Scaled-down galleon??

Discussion in 'Boat Design' started by themossylog, Oct 28, 2014.

  1. themossylog
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    themossylog New Member

    I have always been interested in somehow trying to build a scaled down version of a 17th century galleon or other similar type ship that would be able to be put on smaller lakes and such. I was thinking for it to be under 25' long. My question is has anybody ever tried, thought of or seen anything like this? This is something i have always wanted to try, just never knew if it was even possible haha any information would help a lot, and pictures, plans, sources, etc..would be great.
    Thanks,
    Vinny
     
  2. gonzo
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    gonzo Senior Member

    The problem is that physical objects do not scale down directly. You could build something on that size that would evoke a galleon, but the proportions will be different.
     
  3. themossylog
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    themossylog New Member

    That's good to know, thank you.
     
  4. Rurudyne
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    Rurudyne Senior Member

    While these are not about manned boats, in the past I've come across some stuff relating to model square rigged boats, both old school and remote control, that may be of value as they represent something more extreme scale-down wise than you are interested in and also because they may help provide ideas about controlling a lot of sails with limited resources.

    The first is called "On the Rigging and Sailing of Model Windjammers" and "appeared in the British Journal The Model Yachtsman and Marine Model Magazine (later renamed Marine Models) from November 1932 to April 1933."

    http://pages.swcp.com/usvmyg/squarerig/sq1.htm for first web page.

    It includes information on things like classic mast placement and sail sizing — square sails aren't much addressed these days.

    Another was a thread I came across titles "Design Details for R/C Square Rigger Operating Systems" here: http://www.rcgroups.com/forums/showthread.php?t=1048580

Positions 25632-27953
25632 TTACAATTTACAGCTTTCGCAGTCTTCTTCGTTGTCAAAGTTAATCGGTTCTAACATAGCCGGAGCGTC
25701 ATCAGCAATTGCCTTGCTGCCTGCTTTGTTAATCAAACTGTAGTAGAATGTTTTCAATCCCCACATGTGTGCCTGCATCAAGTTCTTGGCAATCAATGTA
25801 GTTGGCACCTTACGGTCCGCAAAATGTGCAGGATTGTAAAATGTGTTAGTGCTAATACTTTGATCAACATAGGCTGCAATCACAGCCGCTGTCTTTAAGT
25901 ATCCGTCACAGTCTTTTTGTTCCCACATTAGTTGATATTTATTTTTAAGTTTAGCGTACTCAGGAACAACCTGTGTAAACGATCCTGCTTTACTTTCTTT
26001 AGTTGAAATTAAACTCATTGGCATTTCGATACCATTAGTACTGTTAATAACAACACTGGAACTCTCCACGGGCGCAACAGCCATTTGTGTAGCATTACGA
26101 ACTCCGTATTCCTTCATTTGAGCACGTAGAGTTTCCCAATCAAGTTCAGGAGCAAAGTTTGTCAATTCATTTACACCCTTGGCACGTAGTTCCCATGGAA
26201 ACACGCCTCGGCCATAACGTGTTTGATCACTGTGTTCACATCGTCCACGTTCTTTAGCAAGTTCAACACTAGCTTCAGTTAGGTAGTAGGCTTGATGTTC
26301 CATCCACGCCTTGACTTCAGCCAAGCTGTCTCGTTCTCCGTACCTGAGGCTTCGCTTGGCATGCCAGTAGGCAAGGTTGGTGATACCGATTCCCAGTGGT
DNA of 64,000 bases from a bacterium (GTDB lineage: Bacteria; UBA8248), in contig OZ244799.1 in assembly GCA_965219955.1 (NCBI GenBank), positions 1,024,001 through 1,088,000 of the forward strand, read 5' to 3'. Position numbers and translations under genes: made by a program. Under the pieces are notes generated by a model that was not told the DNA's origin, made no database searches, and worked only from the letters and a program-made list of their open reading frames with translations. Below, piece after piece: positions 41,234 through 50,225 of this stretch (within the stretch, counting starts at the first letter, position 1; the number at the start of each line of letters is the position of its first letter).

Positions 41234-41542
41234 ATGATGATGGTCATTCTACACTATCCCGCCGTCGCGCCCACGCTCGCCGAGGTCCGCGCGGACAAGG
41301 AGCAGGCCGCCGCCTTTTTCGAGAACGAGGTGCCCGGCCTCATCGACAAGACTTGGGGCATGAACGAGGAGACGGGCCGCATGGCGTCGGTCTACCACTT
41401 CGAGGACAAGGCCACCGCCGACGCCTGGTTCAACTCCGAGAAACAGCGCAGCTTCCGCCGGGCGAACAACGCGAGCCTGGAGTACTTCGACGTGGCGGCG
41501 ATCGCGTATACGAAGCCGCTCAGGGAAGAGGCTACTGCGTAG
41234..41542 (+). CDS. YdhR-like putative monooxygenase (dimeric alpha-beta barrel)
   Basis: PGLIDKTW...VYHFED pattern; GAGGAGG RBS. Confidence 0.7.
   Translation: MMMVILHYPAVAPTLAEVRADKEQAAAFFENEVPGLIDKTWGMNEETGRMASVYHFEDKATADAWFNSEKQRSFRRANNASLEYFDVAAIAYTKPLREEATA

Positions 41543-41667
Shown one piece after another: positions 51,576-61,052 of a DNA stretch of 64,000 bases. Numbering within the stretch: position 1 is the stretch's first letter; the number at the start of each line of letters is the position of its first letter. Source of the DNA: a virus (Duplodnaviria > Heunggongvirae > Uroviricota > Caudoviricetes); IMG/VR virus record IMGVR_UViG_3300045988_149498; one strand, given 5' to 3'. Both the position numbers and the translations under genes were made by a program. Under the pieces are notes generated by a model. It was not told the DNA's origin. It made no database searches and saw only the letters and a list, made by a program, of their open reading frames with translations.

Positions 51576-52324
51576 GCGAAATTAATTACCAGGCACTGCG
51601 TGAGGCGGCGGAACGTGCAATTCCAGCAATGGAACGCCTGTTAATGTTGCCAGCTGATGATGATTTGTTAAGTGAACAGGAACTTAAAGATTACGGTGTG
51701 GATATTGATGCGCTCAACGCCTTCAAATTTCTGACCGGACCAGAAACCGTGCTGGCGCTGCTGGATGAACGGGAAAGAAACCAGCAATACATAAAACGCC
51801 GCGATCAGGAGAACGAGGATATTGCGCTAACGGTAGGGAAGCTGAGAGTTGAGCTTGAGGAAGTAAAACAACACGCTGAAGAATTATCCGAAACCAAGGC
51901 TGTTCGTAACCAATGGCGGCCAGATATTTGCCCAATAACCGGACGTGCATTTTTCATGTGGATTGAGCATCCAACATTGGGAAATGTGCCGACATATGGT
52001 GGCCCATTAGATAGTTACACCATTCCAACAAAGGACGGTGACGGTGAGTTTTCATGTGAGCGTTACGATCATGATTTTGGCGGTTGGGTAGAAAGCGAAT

That one goes into aspects of rigging and contains a link-a-palooza-lite. I read through some of it once and saved the link ... so here's hoping. A quick glance and I found that they'd been working on ideas for tensioning braces so that a single servo drum would properly work the yards.

    Hope that at least gives you food for thought.

    EDIT: http://www.classicmarine.co.uk/articles/rigintro.htm is a beginning of a series of articles that I've saved that might be worth looking at too.

    EDIT #2: I just realized I'd made a summery of the proportions of the sails for design presented in the Windjammer article. Not much but here...

    The following formula for 3 masts ship rigged is intended for use with classic full keel ship hulls whose lateral center is found accordingly.

    LWL / 2

    Main placed 5% LWL behind that point.

    Fore placed 30% LWL forward of that point.

    Mizzen placed half way between main and stern

    Mast height is more or less set in relation to their sails

    Jibs 21˚ from horizontal to bowsprit (approaching 1/3rd LWL)

    Base yard length: approximately twice beam at their widest ( at the mainmast) and equal to beam for the royal.

    Main Yard: hangs from about 1 beam above the deck

    Upper Topsail: hangs from about 1 beam above that

    Lower Topsail: halfway between the two

    Top Gallant: hangs 2/3rds beam above upper topsail

    Royal: hangs not quite 1/2 beam above Top Gallant

    … and so forth for skysail and moonsail: 1/2 beam each.

    Dismissing skysail and moonsail that puts the height of a mast at around 3 1/6x beam above the deck or gunwale — 3 1/3x to 3 1/2x to allow for rigging and stays.

    To get a handle of the sail plan balance being led towards let's look at the sail plan for Eileen O'Boyle semi-scale .

    Fore mast located 6" along LWL with 213 square inches — rake unknown.

    Main mast located 16.5" along LWL with 276 squirt inches — rake unknown.

    Mizzen mast located 23.5" along LWL with 145 square inches — rake unknown.
     
  5. Steve W
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    Steve W Senior Member

    Back in the late 1970s a well known old school, traditional wood boatbuilder Ferdinand Nimphius built a, I think, half scale replica of a 17th century Dutch frigate in Neshkoro, Wisconsin. I made a couple of visits to the yard in the summer of 1979. Of course it was still a massive ship, It was named Red Lion.

    Steve
     
  6. philSweet